- Contingency planning. As explained below in more detail, the deal can’t close until it is approved by regulatory officials and shareholders. Even then, a competitor might tempt Activision with a better offer. The contract plans for these contingencies. For instance, Activision is required to pay Microsoft $2.2 billion in this case, and if regulators scuttle the deal, Microsoft has to pay Activision $2-3 billion.
- Boring nuts and bolts that are needed to make the contract work.
Will the Microsoft / Activision Blizzard deal be blocked by antitrust regulators?
While it is true that the deal will likely face scrutiny from regulators, I would be shocked if the deal were actually blocked. The focus of any antitrust inquiry is on competition in a particular market. No matter how you slice the market, it is hard to argue that Microsoft’s acquisition of Activision Blizzard would meaningfully foreclose competition.
Indeed, even a bolstered Microsoft would face significant competition from the likes of Google and Apple (for mobile gaming), Sony and Nintendo (for console gaming), Valve and Epic (for PC), Luna and Netflix (for cloud gaming), and a host of other developers or publishing houses that compete on all fronts (Take-Two, Ubisoft, Warner Bros. Interactive).
One of the primary motivations for the deal was nominally to give Microsoft a competitive edge in the construction of the “metaverse.” But since the concept of a metaverse is only in its infancy, the most one could say is that the deal risks foreclosing future competition, which is not, in and of itself, actionable.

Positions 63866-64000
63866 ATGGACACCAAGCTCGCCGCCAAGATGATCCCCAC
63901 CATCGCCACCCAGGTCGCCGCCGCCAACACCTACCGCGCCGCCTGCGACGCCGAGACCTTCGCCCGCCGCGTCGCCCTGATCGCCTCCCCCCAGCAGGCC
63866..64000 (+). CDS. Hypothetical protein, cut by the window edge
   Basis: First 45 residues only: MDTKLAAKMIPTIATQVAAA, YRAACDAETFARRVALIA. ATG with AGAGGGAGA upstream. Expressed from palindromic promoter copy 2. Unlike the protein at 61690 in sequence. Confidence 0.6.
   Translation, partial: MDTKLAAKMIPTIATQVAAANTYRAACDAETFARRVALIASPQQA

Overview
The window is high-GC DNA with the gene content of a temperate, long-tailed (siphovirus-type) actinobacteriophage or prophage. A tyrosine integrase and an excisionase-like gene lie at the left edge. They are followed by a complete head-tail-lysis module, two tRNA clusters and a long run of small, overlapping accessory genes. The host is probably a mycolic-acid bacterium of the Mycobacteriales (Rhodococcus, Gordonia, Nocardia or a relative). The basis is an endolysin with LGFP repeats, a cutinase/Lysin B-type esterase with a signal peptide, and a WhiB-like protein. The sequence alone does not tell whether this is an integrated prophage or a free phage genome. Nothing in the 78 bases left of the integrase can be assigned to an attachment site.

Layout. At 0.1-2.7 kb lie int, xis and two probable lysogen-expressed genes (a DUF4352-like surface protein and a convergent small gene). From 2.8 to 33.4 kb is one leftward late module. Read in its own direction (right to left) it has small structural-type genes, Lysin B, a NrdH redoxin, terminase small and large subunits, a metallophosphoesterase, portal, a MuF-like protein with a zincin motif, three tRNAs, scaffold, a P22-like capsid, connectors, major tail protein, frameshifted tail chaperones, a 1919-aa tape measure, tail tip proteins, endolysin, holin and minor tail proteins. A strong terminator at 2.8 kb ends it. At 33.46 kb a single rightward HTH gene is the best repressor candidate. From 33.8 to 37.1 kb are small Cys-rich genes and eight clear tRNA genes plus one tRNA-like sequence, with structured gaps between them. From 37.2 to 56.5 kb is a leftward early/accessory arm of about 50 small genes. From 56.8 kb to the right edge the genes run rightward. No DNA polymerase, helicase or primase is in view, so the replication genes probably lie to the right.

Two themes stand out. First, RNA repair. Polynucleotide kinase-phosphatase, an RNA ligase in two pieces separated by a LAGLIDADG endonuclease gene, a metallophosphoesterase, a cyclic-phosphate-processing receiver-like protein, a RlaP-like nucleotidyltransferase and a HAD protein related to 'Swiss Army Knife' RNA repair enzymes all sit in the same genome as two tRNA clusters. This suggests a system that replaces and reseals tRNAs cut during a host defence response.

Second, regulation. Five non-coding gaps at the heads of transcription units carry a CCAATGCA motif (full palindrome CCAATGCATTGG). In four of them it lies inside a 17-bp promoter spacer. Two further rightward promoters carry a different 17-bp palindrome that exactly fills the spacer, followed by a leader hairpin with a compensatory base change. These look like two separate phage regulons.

Likewise, the fact that Microsoft may decide to make Call of Duty an Xbox exclusive is not anticompetitive, since the market for gaming — and for first-person shooters — and for competitive online first-person shooters — extends well beyond the Call of Duty franchise (which explains why Sony’s console exclusives are also not anticompetitive).
This is not to say there is no antitrust risk associated with the deal. FTC commissioner Lina Khan — who may be in charge of this investigation — has made clear that she is playing by new rules and that she is especially skeptical of mergers. She may decide to make the Microsoft / Activision Blizzard merger a test case for her novel antitrust theories. Nevertheless, even accounting for Khan’s aggressive bent, I don’t think the deal is in danger, both because the gaming sphere is ultra-competitive these days, and because Facebook, Google, and Amazon are shinier toys in the antitrust toybox.